AMAZON HAS just opened the floodgates on making Alexa even more versatile for UK users.
The Alexa Voice Service (AVS) launched in 2015 has this week been released in UK English and German, allowing users in those countries to take advantage of a wider range of services than were available when the product launched in Europe last year.
It's going to make life easier for developers, certainly, but it doesn't automatically mean that a bunch of missing features are going to work from day one.
For example, Audible e-books will work, but Kindle books can't be read aloud (yet).
TuneIn Radio will work (and has done since day one) but iHeartRadio doesn't (yet).
Traffic Reports don't work, but the recent launch of IFTTT in UK English has added a whole string of possibilities.
Alexa is doubtless the queen of voice control at the moment with a glut of devices released at CES in 2017, from third party speakers to fridges.
The important thing to remember here is that Echo and Alexa are two different things and while there might be some small enhancements to Echo, the real advantage here is the ability to make UK English and German versions of any device and incorporate Echo, opening the way to a whole new raft of regionalised products.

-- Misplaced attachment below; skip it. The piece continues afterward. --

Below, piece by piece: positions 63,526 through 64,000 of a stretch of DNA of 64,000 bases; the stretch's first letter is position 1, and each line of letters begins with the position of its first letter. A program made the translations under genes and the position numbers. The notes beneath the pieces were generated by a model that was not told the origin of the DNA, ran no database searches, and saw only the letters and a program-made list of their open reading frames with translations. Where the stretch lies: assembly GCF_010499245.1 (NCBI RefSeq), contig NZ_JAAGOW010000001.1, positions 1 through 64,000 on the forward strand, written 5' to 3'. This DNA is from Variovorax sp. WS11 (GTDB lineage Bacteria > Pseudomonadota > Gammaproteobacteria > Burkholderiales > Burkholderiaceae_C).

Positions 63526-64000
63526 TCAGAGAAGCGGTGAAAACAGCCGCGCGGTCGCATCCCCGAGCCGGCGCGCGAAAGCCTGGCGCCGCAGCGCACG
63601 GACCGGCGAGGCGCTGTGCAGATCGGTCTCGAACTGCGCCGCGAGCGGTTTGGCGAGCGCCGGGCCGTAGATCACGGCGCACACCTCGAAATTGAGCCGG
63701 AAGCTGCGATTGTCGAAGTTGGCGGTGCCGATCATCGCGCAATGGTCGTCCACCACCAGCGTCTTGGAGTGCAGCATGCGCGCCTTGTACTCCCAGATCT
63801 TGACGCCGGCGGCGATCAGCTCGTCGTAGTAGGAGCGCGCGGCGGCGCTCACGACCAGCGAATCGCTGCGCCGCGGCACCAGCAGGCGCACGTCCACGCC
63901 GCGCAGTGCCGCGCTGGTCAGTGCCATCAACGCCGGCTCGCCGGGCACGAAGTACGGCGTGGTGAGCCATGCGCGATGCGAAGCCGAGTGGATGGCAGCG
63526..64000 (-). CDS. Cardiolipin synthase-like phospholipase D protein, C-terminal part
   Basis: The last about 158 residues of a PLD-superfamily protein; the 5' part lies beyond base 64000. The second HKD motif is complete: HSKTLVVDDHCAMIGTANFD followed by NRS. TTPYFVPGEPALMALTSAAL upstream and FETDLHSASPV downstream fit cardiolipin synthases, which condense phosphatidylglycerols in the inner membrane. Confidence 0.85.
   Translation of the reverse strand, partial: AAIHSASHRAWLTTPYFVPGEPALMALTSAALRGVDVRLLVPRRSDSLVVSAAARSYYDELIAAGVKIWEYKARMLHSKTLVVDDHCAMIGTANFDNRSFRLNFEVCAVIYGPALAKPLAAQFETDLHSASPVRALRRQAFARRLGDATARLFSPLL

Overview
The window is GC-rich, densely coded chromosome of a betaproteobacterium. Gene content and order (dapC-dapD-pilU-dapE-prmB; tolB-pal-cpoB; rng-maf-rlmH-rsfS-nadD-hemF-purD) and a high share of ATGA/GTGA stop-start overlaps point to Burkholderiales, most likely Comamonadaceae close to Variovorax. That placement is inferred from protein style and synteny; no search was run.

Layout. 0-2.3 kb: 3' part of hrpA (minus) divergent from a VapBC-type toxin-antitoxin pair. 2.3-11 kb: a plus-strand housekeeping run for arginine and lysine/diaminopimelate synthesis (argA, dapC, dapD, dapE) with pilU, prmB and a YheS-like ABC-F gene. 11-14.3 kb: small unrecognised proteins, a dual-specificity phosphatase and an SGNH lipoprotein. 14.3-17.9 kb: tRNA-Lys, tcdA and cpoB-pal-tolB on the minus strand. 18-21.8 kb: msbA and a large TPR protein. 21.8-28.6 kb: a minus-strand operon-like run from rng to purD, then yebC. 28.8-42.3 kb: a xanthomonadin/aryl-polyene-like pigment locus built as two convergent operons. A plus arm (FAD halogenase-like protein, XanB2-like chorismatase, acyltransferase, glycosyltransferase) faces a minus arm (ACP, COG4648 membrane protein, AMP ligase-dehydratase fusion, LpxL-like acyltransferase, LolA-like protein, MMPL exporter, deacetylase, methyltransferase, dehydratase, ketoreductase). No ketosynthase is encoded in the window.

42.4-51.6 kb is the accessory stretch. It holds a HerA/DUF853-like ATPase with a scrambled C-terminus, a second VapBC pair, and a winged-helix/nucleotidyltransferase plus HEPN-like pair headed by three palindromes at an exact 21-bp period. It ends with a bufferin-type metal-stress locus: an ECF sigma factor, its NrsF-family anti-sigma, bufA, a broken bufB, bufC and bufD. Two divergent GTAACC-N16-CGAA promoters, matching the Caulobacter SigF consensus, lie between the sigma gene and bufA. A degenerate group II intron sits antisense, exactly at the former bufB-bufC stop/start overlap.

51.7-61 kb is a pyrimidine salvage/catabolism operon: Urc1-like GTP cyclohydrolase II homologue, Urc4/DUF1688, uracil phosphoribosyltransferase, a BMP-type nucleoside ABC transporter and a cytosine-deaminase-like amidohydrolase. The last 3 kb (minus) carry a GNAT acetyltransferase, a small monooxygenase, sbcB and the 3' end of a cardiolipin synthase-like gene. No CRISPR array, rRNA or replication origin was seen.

Up to now, certain requests have been met with an American voice telling you that the service isn't supported in the region. This should now start to disappear. Other products are ready for launch but have had no UK distribution.
Echoism.io is also hard-launching today, but like IFTTT this has been soft launched for a while. The service built by iQuarius Media allows users to test Alexa commands through a web portal.
It's expected that the remaining features will roll out later in the year, by which time, the list of skills will have grown even further We're still hoping that we can see some Google integration, but with Google's tight reign over their API, it'll take an official decision from Google and that's unlikely, given that Google Home is currently Alexa's biggest rival. µ
But firm falls short of promising a fix
Firm finds a way to bypass flawed technology
Likely a sign that buyers are holding out for the iPhone X
Says it's an 'important part' of firm's product line going forward